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Old September 30th, 2008, 01:05 PM   #1
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If 720 and 1080 are HD..

...then what defines HD? Why not just cram a ton of pixels into a 640x480 and make it HD? I know it's a dumb question, but I had to ask it.

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Old September 30th, 2008, 01:09 PM   #2
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There are 2 HD standards set by the IBU(?) One is 1080, the other is 720, so that's the official line. There are those that call 720 extended definition though, as it's only a smallish jump up from SD (particularly if you come from PAL land).
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Old September 30th, 2008, 01:17 PM   #3
 
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My understanding is that 720p and 1080i are HDV, 1080p is HD. In my experience, and I have a fair amount in the HDV world, 720p is slightly better, resolution-wise, than 1080i. Of course, someone will disagree, it's not my intent to start a format argument, simply from a technical standpoint.

To break it down further, since the designations are ambiguous, 1280x720p and 1440x1080i are HDV. 1920x1080p is considered HD.
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Old September 30th, 2008, 01:24 PM   #4
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Hi there, please see link regarding different HD Formats and applications.

http://www.videoscope.com/pdf_files/...mats_Guide.pdf
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Old September 30th, 2008, 01:39 PM   #5
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Anything with 720 lines of resolution or greater is considered HD. There are many flavors, HDV is a compression method, just like MPEG-2
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Old September 30th, 2008, 03:45 PM   #6
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Quote:
Originally Posted by Jim Cancil View Post
...then what defines HD? Why not just cram a ton of pixels into a 640x480 and make it HD? I know it's a dumb question, but I had to ask it.

j i m
If you squeezed more pixels into it then it wouldn't be 640x480 anymore. ;)

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Originally Posted by Bill Ravens View Post
My understanding is that 720p and 1080i are HDV, 1080p is HD. In my experience, and I have a fair amount in the HDV world, 720p is slightly better, resolution-wise, than 1080i. Of course, someone will disagree, it's not my intent to start a format argument, simply from a technical standpoint.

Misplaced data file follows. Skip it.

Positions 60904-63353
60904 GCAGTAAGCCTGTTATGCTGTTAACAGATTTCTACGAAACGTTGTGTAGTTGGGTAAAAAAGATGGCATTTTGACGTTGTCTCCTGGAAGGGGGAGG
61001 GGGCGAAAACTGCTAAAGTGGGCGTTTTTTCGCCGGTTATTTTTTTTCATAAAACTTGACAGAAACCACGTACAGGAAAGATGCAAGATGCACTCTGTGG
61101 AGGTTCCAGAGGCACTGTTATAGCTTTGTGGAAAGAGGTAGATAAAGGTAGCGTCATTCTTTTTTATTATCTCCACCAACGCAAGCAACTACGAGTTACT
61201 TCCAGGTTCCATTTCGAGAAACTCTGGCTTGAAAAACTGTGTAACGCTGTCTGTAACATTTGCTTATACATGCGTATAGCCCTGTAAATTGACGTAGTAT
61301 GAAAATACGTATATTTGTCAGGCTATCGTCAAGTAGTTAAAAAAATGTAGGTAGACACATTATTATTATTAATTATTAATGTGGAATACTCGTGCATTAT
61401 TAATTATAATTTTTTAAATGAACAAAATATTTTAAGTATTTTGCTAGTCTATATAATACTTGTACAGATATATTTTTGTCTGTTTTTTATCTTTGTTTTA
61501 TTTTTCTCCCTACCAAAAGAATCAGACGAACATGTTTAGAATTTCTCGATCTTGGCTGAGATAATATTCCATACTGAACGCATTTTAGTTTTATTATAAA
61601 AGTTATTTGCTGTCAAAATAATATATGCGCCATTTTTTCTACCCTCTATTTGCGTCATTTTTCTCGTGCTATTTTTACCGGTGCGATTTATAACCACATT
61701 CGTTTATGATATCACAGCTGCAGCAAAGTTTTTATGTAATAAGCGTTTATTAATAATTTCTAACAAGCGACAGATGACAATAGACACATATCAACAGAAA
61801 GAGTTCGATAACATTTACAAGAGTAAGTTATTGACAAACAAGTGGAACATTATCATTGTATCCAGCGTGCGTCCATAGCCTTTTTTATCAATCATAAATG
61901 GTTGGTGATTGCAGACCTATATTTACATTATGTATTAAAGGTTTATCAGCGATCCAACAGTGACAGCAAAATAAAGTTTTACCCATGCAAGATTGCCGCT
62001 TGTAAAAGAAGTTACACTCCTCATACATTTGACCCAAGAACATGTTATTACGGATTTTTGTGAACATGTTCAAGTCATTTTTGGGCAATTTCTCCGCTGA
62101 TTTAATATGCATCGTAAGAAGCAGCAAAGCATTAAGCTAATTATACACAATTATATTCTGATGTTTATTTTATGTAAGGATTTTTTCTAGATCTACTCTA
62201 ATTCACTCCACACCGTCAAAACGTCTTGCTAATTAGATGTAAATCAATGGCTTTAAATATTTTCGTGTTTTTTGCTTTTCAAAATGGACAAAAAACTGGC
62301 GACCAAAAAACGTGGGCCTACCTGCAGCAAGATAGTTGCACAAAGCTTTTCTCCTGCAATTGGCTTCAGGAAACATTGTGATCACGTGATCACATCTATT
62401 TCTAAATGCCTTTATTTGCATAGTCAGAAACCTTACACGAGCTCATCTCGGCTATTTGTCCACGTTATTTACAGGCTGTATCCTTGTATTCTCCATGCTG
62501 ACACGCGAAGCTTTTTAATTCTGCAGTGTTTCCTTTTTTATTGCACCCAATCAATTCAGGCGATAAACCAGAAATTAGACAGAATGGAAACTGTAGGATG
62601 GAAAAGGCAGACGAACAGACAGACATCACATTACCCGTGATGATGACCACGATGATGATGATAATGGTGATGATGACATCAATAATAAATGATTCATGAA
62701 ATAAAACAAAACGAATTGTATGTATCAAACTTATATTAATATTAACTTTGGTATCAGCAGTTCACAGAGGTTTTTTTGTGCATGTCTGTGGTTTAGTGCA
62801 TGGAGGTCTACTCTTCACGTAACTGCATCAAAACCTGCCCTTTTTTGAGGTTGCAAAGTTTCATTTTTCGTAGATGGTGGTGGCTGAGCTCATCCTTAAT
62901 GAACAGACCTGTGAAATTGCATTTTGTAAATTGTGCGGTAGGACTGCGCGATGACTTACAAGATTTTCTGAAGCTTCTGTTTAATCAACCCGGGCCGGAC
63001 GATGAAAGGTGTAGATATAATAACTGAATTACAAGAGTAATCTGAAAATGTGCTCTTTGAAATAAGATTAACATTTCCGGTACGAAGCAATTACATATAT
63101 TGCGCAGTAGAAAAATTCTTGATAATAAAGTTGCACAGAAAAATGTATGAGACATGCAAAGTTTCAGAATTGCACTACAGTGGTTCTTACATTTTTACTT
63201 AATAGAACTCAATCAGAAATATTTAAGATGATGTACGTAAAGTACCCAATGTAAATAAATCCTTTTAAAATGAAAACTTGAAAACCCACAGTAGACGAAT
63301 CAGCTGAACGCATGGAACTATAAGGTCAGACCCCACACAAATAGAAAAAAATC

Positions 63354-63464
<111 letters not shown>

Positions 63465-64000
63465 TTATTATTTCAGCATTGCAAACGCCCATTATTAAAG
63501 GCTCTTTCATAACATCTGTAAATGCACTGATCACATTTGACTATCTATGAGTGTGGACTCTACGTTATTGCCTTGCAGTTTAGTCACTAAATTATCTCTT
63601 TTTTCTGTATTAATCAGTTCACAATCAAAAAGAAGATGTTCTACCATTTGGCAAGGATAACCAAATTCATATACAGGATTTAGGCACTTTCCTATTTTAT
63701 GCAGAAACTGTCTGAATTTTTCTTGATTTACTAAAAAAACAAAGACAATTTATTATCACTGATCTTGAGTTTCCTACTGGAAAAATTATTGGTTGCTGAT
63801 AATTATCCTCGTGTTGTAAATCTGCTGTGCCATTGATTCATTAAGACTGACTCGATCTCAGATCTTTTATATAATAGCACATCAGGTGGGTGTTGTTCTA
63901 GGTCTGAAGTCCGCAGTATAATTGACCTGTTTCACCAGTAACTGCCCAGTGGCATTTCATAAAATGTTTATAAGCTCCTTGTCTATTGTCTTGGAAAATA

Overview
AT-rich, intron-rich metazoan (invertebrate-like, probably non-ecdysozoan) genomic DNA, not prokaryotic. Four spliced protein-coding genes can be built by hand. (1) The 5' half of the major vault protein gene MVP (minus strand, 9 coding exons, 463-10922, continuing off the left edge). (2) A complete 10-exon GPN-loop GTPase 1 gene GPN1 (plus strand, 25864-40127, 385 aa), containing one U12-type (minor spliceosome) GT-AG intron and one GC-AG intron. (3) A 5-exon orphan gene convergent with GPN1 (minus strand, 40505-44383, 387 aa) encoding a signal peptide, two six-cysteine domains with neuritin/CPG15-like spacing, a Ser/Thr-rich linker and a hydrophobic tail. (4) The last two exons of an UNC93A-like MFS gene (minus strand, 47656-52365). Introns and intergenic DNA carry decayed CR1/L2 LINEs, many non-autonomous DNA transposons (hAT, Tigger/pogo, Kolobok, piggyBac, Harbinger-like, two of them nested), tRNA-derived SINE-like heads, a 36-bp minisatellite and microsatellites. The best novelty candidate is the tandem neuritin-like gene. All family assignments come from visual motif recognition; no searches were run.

To break it down further, since the designations are ambiguous, 1280x720p and 1440x1080i are HDV. 1920x1080p is considered HD.
HDV is HD just like DV, VHS, or DigiBeta are SD. They are formats based on standards. For example, HDV, HDCAM, and XDCAM HD are all 1440x1080. The "true HD" tag that I've seen floating around a lot recent is just a marketing gimmick.


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Old September 30th, 2008, 05:04 PM   #7
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Quote:
Originally Posted by Jim Cancil View Post
Why not just cram a ton of pixels into a 640x480 and make it HD? I know it's a dumb question...
There are no dumb questions here, Jim.

The term "640x480" itself is an expression of a number of pixels. By doing the math (640 times 480), you get 307,200 pixels. If you cram in more pixels, then it's no longer 640x480. For example if you cram in 614,400 more pixels, then you get 1280x720, which is defined by the Advanced Television Systems Committee as HD.

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Originally Posted by Bill Ravens View Post
...since the designations are ambiguous, 1280x720p and 1440x1080i are HDV. 1920x1080p is considered HD.
Sorry Bill but that's incorrect. All of those resolutions are HD. 1920x1080 is just the maximum resolution HDTV allows (any larger than that and it's no longer HD -- it becomes UHD or Ultra-High Definition, but that's another subject).

In addition to being HDV format resolution, 1280x720 is also a DVCPRO HD format resolution. Likewise, in addition to being an HDV format resolution, 1440x1080 is also an HDCAM format resolution. Point being that HDV isn't any "less" HD than DVCPRO HD or HDCAM. The fact is that they're *all* HD, up to 1920x1080. Beyond that, it ain't HD anymore but something else.

HDV is as much of an HD format as HDCAM or DVCPRO HD. In other words, HDV isn't any "less" High Definition than any other HD format. Try not to get hung up on numbers or marketing gimmicks. The Advanced Television Systems Committee defines 720p, 1080i and 1080p as High Definition.

All of this is as defined by the ATSC. These are facts -- opinions have nothing to do with it. These are standards. There's nothing to argue about or disagree with here. Hope this helps,
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